Global Business

All economic life is increasingly impacted by the forces of globalization. This Nexus introduces students to the contemporary corporate world, the role of global markets, and debates about appropriate regulation and long-term implications. Students will explore in depth the tools of corporate leadership, the sociology of organizations, and models of regulation. Students may pursue internships with national or international for profit corporations to complete the experiential requirement for this Nexus track.

Both the Global Business and the Nonprofit Organizations Nexus tracks are built on the foundation of a Complex Organizations minor. Complex Organizations is an interdisciplinary liberal arts program focusing on the behavior of individuals and groups in a variety of organizational settings. The program studies the theory and nature of organizations and challenges students to examine critically and imaginatively a range of current issues affecting organizational life, including ethics, decision making, privacy, patterns and practices of discrimination, finance, and career paths. From the status of women in the U.S. economy and the economics of health care to the social consequences of tax policies, courses within the program explore how the interplay of societal, organizational, and individual forces shape the national and global communities. The program is meant to complement a major in any field by providing a number of methodologies for dealing flexibly with the issues graduates will face either in their careers or in further study.

Track Chairs

Professor Mike Robinson
Economics & Complex Organizations

Professor Steve Schmeiser
Economics & Complex Organizations 


Courses may be chosen from the list of faculty-approved courses for your Nexus track, in consultation with your academic advisor and the Nexus track chair. You are not limited to the courses on these lists, however. If you identify another Mount Holyoke or Five College course relevant to the Nexus track, you can ask permission of the Nexus track chair to allow you to count the course toward your Nexus.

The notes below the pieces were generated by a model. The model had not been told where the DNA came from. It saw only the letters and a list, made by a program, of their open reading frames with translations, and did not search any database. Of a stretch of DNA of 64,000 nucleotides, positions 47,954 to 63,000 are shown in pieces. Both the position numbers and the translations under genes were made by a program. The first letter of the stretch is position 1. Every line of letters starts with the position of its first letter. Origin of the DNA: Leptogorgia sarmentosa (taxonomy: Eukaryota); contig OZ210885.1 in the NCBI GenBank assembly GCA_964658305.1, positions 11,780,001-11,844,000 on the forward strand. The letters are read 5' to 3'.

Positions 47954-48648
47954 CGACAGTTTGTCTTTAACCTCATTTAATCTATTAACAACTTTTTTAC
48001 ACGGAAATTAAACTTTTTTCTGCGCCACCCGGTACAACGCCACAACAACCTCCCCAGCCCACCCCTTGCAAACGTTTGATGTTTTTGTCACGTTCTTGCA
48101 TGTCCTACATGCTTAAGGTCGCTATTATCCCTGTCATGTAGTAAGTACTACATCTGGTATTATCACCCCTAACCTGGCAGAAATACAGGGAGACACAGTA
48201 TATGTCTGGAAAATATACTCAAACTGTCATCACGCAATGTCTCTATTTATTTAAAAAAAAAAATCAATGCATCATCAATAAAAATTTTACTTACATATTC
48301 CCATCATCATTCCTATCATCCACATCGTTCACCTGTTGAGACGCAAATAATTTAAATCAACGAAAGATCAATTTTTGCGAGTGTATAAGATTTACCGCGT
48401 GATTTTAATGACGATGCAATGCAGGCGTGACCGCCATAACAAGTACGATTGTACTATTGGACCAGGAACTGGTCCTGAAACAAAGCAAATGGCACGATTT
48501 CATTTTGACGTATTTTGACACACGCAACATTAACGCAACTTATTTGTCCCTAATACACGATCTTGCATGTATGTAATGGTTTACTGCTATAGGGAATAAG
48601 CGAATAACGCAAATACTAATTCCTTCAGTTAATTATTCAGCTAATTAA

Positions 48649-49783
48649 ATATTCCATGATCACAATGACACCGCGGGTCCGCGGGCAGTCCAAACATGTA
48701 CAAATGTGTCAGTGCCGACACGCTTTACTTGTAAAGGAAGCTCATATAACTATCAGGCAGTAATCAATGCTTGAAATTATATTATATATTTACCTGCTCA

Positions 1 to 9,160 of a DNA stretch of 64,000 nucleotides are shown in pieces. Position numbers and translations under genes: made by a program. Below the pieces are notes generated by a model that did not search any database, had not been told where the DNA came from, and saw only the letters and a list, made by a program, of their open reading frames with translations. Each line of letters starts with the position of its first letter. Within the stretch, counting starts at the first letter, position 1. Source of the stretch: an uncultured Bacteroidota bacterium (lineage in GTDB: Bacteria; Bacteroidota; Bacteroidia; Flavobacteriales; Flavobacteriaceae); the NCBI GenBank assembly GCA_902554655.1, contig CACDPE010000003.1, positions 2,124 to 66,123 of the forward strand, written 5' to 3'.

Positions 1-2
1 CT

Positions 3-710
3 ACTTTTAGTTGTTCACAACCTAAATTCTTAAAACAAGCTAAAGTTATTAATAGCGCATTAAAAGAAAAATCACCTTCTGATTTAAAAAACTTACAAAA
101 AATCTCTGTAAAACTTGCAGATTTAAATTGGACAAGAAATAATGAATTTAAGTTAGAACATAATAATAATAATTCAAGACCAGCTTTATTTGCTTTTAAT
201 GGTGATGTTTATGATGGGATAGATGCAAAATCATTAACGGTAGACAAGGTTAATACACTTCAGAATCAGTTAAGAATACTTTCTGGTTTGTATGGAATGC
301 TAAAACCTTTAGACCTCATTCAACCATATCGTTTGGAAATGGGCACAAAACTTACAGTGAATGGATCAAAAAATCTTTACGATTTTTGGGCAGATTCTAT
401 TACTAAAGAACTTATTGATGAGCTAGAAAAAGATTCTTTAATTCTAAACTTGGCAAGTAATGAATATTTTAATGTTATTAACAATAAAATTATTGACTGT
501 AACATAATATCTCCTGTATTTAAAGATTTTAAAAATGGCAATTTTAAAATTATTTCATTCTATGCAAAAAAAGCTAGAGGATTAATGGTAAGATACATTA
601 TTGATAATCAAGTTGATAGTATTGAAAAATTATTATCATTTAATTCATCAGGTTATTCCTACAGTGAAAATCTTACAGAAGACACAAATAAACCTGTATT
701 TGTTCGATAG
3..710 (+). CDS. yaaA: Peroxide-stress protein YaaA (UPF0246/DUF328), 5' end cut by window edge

Example Program

Tanya wants to be the vice president for the Asian division of a Fortune 500 company. She begins her Nexus program with Economics 215, Economics of Corporate Finance, and Economics 216, International Trade. She applies for and is awarded a Laurel Fellowship from the McCulloch Center for Global Initiatives for study abroad. In the spring before she leaves Tanya enrolls in COLL 210, Ready for the World. During her junior year abroad she interns in a Chinese export firm in Shanghai. She integrates all her past knowledge and experience when she takes History 301, History, Globalization, and Environmental Change and post-experience course, COLL 211, Tying It All Together.

Study Abroad and Nexus

Coursework from a study abroad program may be applied towards the Nexus with the approval of the track chair.  Below are two examples of programs offered through the McCulloch Center for Global Initiatives.   Students can participate in these study abroad programs without participating in Nexus or, by the same token, participate in Nexus without doing these study abroad programs, but these study abroad programs and these Nexus tracks are particularly suited to each other.